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"Cuando el caballo esta muerto, dejalo. [When your horse is dead, get off it.]"
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Leadership Notes -- Thoughts on Leading People and Making a Difference in Organizations

Word count this issue: 318

Estimated reading time:  2:00 minutes

 

Greetings from the beautiful Sunshine Coast where we are ensconced, for a few weeks. A bit of travel back and forth to Vancouver and a couple of trips, but largely we’ll be here in Gibsons.

 

And today, between work assignments, I began to work on the chores. This first one is removing the caulking from around the shower in the small bathroom. It got me thinking about changing cultures. (And yes, I do see some strange connections in my mind!) All too often we presume that changing the culture on a team or in an organization can be done with some fancy words, some, platitudes and an all staff meeting. That is like simply applying the new caulking on the old in a shower. It might look great for a bit, but the old caulking, with the grime and even mould seeps through and soon enough the old supplants the new.

 

Changing the culture on a team or in an organization takes time, and early on some digging, getting the old embedded ideas and practices out and into the light of day. Only then can you begin to apply the new on a clean and dry surface.

 

 

One of the challenges with this metaphor is that you might infer I’m recommending ‘digging people out.’ That may be necessary in some instances for some individuals, but the real work is taking the existing team and leading them on a journey of self discovery, where they themselves make the changes, as opposed to have the changes happen to them. This requires that we recognize that each and every person on your team is a creative, smart, unique and talented human being. It takes time, but we can create cultures that look and feel brand new, to everyone. 

Leadership Notes -- Thoughts on Leading People and Making a Difference in Organizations

Word count this issue: 216

Estimated reading time:  1:15 minutes

 

Greetings from beautiful Victoria, BC.  We’re here for a clergy conference, and the sunshine and cool breezes are steep competition to the conference! Part of me is hoping for rain tomorrow! :)

 

Working with my coach this week, uncovered an interesting bit of language. When we speak about coaching or leadership presence, what are we talking about? My coach, and these are his words, offered; “boundaries and clarity, no drama and deep compassion.”

 

As a leader, I am most present when all of us involved in the conversation are clear about the boundaries, we are not being triggered by our own ‘stuff’ in the conversation, or slipping into the drama about the problem, and we are recognizing that everyone, including the most apparently successful people in our workplaces, have deep wounds inside them.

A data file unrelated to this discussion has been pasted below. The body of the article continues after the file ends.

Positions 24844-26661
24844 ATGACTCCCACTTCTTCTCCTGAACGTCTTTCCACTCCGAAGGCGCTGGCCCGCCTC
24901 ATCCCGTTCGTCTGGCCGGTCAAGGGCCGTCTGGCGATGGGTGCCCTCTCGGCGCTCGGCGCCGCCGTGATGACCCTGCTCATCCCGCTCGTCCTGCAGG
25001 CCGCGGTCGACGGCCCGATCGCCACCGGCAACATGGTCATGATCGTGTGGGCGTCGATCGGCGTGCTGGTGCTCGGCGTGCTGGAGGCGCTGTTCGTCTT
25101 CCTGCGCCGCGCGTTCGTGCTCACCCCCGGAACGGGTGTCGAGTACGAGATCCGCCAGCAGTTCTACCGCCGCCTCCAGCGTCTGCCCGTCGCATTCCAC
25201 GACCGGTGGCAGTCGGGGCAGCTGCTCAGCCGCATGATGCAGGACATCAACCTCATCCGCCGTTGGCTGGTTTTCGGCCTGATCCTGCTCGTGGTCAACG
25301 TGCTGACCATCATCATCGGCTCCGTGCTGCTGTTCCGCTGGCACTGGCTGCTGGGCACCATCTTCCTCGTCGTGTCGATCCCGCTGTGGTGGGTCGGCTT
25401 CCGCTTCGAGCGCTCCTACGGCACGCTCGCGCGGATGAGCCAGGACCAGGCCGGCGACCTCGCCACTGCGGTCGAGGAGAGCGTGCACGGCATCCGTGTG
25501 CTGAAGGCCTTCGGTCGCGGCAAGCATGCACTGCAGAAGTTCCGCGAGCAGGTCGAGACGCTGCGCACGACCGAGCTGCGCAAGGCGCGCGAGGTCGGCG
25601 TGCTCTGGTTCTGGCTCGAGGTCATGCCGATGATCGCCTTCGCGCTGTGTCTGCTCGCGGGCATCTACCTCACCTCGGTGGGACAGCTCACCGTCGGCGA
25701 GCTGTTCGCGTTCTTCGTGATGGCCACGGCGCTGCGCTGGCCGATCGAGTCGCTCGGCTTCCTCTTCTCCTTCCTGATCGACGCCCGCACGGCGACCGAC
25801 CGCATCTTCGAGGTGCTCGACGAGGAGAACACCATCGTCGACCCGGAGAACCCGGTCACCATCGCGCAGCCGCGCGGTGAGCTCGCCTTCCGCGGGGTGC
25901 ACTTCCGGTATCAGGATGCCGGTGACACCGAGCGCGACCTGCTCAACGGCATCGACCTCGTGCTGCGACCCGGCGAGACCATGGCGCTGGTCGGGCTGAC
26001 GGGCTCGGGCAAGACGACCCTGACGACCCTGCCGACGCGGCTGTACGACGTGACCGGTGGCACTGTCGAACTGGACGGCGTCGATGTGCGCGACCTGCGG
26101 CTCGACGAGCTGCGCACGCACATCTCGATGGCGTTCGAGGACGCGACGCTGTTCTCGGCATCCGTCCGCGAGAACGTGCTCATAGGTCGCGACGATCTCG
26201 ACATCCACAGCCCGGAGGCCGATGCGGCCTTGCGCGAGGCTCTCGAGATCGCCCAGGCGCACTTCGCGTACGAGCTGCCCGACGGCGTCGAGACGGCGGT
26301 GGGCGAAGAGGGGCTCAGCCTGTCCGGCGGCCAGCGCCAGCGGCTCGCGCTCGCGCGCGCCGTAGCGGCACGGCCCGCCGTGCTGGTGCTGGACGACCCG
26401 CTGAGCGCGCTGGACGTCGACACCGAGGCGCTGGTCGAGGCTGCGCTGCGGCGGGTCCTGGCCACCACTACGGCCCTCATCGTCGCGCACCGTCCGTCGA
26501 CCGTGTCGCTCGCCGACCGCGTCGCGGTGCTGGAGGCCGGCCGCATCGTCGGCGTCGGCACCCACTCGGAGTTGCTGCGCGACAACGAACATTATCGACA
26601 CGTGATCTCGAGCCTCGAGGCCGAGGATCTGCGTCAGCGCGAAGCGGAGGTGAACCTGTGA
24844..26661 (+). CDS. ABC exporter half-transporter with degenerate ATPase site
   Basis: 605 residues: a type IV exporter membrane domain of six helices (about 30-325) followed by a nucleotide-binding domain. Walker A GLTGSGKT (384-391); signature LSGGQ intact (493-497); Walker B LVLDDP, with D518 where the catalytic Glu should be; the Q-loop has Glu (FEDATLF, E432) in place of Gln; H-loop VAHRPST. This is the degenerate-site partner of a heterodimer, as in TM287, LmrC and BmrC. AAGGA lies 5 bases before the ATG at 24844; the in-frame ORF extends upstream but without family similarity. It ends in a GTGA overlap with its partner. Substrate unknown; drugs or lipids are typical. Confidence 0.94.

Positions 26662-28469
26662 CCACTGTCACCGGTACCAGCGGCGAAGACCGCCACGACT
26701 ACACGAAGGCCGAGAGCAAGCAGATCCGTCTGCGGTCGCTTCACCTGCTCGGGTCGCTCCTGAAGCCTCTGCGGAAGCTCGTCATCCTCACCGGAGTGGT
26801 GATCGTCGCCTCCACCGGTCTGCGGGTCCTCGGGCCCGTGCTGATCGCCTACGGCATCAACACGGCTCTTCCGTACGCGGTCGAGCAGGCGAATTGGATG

Many of our challenges as leaders occur when we are not present. They occur when we have not been clear about boundaries. They occur when we get triggered into drama, or when we are judging others, instead of listening and honouring them.

 

Boundaries and clarity, no drama and deep compassion. Sounds like some good work here for me. How about you?

 

 

 

 

Leadership Notes -- Thoughts on Leading People and Making a Difference in Organizations

Word count this issue: 296

Estimated reading time:  1:45 minutes

 

Good evening from Hillsboro, Oregon. We’re doing a little work, and a little vacation on either end of the gig here in the Portland area. It is a wonderful part of the world, and the people are just wonderful. Friendly, gracious hospitality abounds, and there is a sense of fun and quirkiness that makes us feel right at home.

 

For example at dinner last night, we saw a sign that said, “You cannot make everyone happy. You’re not a pizza.”

 

This simple statement is a profound lesson for all leaders, especially those who are relatively new to the role. There is a deep need in all of us to be liked, to be part of an in-group, even if your group is a group that eschews being liked, or being part of an in-group! We learn that the best managers are more interested in respecting and being respected than liking and being liked.

 

And it goes deeper than that; we are each responsible for our own joy, our own sense of what in French is joie de vivre; a zest, a joy for life. We are not responsible for other people’s happiness, even when they think we are. Now, part of Joy is to be found in companionship and mutual love and regard, but only part. Joy is also about self-respect, self reflection and self awareness. The most joyful moments may be in the company of others, but they are not dependant on others. 

 

 

So as people who work together, let’s remember that “you cannot make everyone happy. You are not a pizza.” You are though perhaps, your own pizza!  

Leadership Notes -- Thoughts on Leading People and Making a Difference in Organizations